In her oral update during the 48th session of the UN Human Rights Council, UN High Commissioner for Human Rights, Michelle Bachelet warned that Sri Lanka’s current “social, economic and governance challenges” were indicative of the “corrosive impact that militarisation and the lack of accountability continue to have on fundamental rights, civic space, democratic institutions, social cohesion and sustainable development."
Her speech detailed the deterioration of human rights in Sri Lanka and maintained that her office was working to “implement the accountability-related aspects of Resolution 46/1”. Thus far they have “developed an information and evidence repository with nearly 120,000 individual items already held by the UN”. She urged member states to act to ensure that the budget process provides the necessary support for her office to complete this work. She also encouraged council members to pay “close attention to developments in Sri Lanka, and to seek credible progress in advancing reconciliation, accountability and human rights."
This comes as Tamil political representatives and victim communities are continuing their call for Sri Lanka to be referred to the International Criminal Court, as they highlight the inability of domestic mechanisms to deliver accountability and justice.
Harassment of journalists
In her speech Bachelet noted her regret that “surveillance, intimidation and judicial harassment of human rights defenders, journalists and families of the disappeared has not only continued, but has broadened to a wider spectrum of students, academics, medical professionals and religious leaders critical of government policies."
Since Gotabaya Rajapaksa took office in 2019, there has been an escalating crackdown in the North-East and across the island where "several peaceful protests and commemorations have been met with excessive use of force and the arrest or detention of demonstrators in quarantine centres," she notes.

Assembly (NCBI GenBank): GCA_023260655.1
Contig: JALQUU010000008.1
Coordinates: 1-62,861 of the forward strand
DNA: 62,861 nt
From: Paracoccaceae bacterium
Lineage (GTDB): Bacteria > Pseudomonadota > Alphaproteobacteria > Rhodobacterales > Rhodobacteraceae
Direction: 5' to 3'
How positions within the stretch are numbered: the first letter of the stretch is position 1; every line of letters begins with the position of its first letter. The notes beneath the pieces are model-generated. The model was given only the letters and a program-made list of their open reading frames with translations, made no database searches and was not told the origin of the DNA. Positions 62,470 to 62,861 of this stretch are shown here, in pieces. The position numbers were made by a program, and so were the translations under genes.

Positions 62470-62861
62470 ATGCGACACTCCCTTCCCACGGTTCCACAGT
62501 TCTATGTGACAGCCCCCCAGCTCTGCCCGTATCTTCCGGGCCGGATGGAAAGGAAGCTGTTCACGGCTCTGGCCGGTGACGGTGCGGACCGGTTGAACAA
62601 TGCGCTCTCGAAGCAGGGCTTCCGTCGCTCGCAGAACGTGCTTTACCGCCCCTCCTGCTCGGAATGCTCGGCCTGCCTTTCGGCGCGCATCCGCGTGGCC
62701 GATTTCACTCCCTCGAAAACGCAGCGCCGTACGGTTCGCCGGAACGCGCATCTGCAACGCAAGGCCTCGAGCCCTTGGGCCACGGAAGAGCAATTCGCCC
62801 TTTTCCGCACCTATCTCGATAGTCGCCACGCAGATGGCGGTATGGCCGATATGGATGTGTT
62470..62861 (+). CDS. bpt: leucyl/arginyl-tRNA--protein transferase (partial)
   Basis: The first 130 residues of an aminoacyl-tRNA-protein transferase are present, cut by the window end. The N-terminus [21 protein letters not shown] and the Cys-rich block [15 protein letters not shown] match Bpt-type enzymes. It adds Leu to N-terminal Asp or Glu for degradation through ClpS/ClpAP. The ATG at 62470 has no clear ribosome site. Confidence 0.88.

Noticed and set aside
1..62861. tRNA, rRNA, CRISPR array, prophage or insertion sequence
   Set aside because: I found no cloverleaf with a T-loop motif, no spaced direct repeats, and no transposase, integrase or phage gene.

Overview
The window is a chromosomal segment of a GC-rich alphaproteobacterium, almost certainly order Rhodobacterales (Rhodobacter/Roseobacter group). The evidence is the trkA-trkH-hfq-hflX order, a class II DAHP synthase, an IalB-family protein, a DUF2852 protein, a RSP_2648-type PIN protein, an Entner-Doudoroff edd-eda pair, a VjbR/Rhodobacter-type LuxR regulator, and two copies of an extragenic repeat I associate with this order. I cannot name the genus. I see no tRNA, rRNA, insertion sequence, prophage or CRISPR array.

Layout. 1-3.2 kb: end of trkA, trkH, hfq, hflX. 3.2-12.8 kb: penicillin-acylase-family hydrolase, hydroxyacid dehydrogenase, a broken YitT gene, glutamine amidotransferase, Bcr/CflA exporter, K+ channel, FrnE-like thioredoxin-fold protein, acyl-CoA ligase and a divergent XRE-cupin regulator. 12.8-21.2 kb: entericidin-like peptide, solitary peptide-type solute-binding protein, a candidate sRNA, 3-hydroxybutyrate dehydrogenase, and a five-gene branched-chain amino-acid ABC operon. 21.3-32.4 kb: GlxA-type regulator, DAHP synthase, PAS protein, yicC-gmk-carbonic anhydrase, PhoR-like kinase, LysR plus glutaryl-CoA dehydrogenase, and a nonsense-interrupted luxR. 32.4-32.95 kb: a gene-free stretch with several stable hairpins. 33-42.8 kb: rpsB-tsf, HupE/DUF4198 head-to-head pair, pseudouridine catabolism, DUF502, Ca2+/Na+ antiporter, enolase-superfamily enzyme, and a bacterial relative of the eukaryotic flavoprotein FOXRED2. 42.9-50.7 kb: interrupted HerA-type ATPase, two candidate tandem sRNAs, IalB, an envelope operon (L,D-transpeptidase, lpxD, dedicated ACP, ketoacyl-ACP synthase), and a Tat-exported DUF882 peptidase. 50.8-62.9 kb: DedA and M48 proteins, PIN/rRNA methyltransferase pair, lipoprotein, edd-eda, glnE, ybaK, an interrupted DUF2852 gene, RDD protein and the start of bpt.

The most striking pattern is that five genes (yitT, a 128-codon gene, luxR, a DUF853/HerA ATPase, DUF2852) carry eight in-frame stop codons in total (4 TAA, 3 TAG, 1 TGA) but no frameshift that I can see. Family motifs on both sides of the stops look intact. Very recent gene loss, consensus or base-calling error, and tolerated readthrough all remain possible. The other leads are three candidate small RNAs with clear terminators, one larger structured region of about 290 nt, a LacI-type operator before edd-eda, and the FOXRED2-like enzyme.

She also raised alarm over proposed new regulations on civil society groups which could “further tighten restrictions on fundamental freedoms”. She maintained the need for these discussions to be held with public scrutiny.
Sri Lanka currently ranks 127th out of 180 countries in the 2021 World Press Freedom Index. Tamil journalists have faced the brunt of the police’s crackdown facing intimidation and arbitrary arrests.
Bachelet further highlighted her concerns over recen developments in judicial proceedings, including the failure to prosecute former Navy commander Wasantha Karannagoda who was complicit in the enforced disappearance of 11 Tamil youth in 2008 and 2009. The Sri Lankan Attorney General's decision to not prosecute the former commander, is another instance where the state have failed to hold perpetrators accountable for their crimes.
Moreover, Bachelet also noted that the recent pardon of convicted murderer Duminda Silva, "risks eroding confidence in the rule of law and judicial process." Silva was formerly sentenced to life in prison from 2016 after the Colombo High Court convicted him for involvement in the murder of Bharatha Lakshman Premachandra and three of his supporters during local elections in Colombo in 2011. Gotabaya Rajapaksa pardoned Silva in June this year before appointing him as Chairman of the National Housing Development Authority.
Prevention of Terrorism Act
In her statement, Bachelet expressed her deep concern over the continued use of the draconian Prevention of Terrorism Act (PTA) which has been used to detain individuals without charge, including lawyer Hejaaz Hizbullah and poet Ahnaf Jazeem, who currently remain in detention. She called for an "immediate moratorium on the use of the Act, and that a clear timeline be set for its comprehensive review or repeal."
Earlier this year, the European Union passed a resolution similarly condemning Sri Lanka’s retention of the legislation and calling on the EU Council to consider suspending GSP+ trading preferences for Sri Lanka.
Read the full statement here.